Example of what SQLAlchemy can do, and Django ORM cannot
I've been doing a lot of research lately into using Pyramid with SQLAlchemy versus keeping a current application in Django. That by itself is an entire debate, but I'm not here to discuss that.
What I do want to know is, why is SQLAlchemy universally considered better than Django ORM? Almost every, if not every, comparison I've found between the two favors SQLAlchemy. I assume performance is a big one, as the structure of SQLAlchemy lets it translate to SQL much more smoothly.
But, I've also heard that with harder tasks, Django ORM is nearly impossible to use. I want to scope out how huge of an issue this can be. I've been reading one of the reasons to switch to SQLAlchemy is when Django ORM is no longer suiting your needs.
So, in short, could someone provide a query (doesn't have to be actual SQL syntax) that SQLAlchemy can do, but Django ORM cannot possibly do without adding in additional raw SQL?
I've been noticing this question getting quite some attention since I first asked, so I'd like to throw in my extra two cents.
In the end we ended up using SQLAlchemy and I must say I'm happy with the decision.
I'm revisiting this question to provide an additional feature of SQLAlchemy that, so far, I've not been able to replicate in Django ORM. If someone can provide an example of how to do this I'll gladly eat my words.
Let's say you want to use some postgresql function, such as similarity(), which provides a fuzzy comparison (see: Finding similar strings with PostgreSQL quickly - tl;dr input two strings get back a percent similarity).
I've done some searching on how to do this using the Django ORM and have found nothing other than using raw sql as seems to be apparent from their documentation: https://docs.djangoproject.com/en/dev/topics/db/sql/.
Model.objects.raw('SELECT * FROM app_model ORDER BY \ similarity(name, %s) DESC;', [input_name])
SQLalchemy, however, has func(), as described here: http://docs.sqlalchemy.org/en/latest/core/sqlelement.html#sqlalchemy.sql.expression.func
from sqlalchemy import desc, func session.query(Model).order_by(func.similarity(Model.name, input_name))
This allows you to generate sql for any defined sql/postgresql/etc function and not require raw sql.
This is dangerously close to being non-constructive, but I'll bite.
Suppose we need to maintain inventories of certain items for a number of different, let's say, accounts. DDL follows:
CREATE TABLE account ( id serial PRIMARY KEY, ... ); CREATE TABLE item ( id serial PRIMARY KEY, name text NOT NULL, ... ); CREATE TABLE inventory ( account_id integer NOT NULL REFERENCES account(id), item_id integer NOT NULL REFERENCES item(id), amount integer NOT NULL DEFAULT 0 CHECK (amount >= 0), PRIMARY KEY (account_id, item_id) );
First of all, Django ORM can't work with composite primary keys. Yes, you can always add a surrogate key and unique constraint, but that's one more column and one more index than you actually need. For a big table with a small number of columns this would add noticeable size and performance overhead. Also, ORMs generally have trouble with identity mapping using anything other than primary key.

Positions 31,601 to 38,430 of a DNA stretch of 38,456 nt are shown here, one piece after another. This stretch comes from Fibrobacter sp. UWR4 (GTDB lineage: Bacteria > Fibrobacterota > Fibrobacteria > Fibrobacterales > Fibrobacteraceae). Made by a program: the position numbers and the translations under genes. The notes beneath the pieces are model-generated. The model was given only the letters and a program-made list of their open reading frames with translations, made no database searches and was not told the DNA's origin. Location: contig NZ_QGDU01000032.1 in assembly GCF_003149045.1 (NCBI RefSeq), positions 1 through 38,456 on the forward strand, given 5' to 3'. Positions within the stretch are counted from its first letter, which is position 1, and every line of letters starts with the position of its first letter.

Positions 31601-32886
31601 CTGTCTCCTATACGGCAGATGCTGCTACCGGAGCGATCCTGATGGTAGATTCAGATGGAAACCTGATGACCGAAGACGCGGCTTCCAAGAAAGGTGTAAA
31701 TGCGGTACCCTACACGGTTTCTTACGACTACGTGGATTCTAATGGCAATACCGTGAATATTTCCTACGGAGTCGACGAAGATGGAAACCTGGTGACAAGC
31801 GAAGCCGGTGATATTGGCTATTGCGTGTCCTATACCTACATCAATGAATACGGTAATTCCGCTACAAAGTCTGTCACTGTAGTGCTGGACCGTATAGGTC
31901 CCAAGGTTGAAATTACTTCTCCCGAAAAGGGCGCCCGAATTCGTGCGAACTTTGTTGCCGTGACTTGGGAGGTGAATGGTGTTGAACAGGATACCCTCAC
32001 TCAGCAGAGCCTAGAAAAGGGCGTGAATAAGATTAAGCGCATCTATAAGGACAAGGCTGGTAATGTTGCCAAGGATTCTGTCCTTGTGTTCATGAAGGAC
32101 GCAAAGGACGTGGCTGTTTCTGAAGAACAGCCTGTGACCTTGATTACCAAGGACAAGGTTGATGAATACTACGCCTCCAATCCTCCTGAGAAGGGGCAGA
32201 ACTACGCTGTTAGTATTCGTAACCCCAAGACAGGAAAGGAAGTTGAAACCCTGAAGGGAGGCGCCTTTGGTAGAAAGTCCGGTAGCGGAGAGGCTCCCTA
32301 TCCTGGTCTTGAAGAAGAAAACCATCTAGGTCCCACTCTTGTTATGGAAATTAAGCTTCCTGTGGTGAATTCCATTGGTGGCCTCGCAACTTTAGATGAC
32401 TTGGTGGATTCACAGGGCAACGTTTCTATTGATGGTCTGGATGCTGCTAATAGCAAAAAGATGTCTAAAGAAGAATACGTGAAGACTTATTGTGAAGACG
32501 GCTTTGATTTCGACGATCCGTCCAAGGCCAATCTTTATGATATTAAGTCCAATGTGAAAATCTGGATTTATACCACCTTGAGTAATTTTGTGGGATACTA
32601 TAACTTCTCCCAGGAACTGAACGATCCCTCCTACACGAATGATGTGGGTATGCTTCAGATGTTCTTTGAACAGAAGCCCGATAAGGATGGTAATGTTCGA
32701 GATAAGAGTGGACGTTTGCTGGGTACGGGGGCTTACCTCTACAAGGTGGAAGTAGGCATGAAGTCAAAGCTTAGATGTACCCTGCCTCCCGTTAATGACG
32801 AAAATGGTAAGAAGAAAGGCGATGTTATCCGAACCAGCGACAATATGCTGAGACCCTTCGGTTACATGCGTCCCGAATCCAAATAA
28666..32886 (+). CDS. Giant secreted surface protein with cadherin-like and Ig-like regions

Now, let's say we want to query each item in the inventory of given account accompanied by its quantity, but also include all items not present there with quantity set to 0. And then sort this in descending order by quantity. Corresponding SQL:
SELECT item.id, item.name, ..., coalesce(inventory.amount, 0) AS amount FROM item LEFT OUTER JOIN inventory ON item.id = inventory.item_id AND inventory.team_id = ? ORDER BY amount DESC;
There is no way to express outer join with custom condition in Django ORM. Yes, you can make two simple separate queries and perform join by hand in Python loop. And performance probably won't suffer much in this particular case. But that's beside the point because results of every query could be reproduced on the application side using only basic
class Account(Base): __tablename__ = 'account' id = Column(Integer, primary_key=True) ... class Item(Base): __tablename__ = 'item' id = Column(Integer, primary_key=True) name = Column(String, nullable=False) ... class Inventory(Base): __tablename__ = 'inventory' account_id = Column(Integer, ForeignKey('account.id'), primary_key=True, nullable=False) account = relationship(Account) item_id = Column(Integer, ForeignKey('item.id'), primary_key=True, nullable=False) item = relationship(Item) amount = Column(Integer, CheckConstraint('amount >= 0'), nullable=False, default=0) account = session.query(Account).get(some_id) result = (session .query(Item, func.coalesce(Inventory.amount, 0).label('amount')) .outerjoin(Inventory, and_(Item.id==Inventory.item_id, Inventory.account==account)) .order_by(desc('amount')) .all())
As a side note, SQLAlchemy makes dictionary based collections very easy. With addition of the following code to the
Account model you make relationship with
Inventory appear as what it is: a mapping from items to their quantity.
items = relationship('Inventory', collection_class=attribute_mapped_collection('item_id')) inventory = association_proxy('items', 'amount', creator=lambda k, v: Inventory(item_id=k, amount=v))
This enables you to write code such as:
account.inventory[item_id] += added_value
that transparently inserts or updates entries in the
Complex joins, subqueries, window aggregates — Django ORM fails to deal with anything of that without falling back to raw SQL.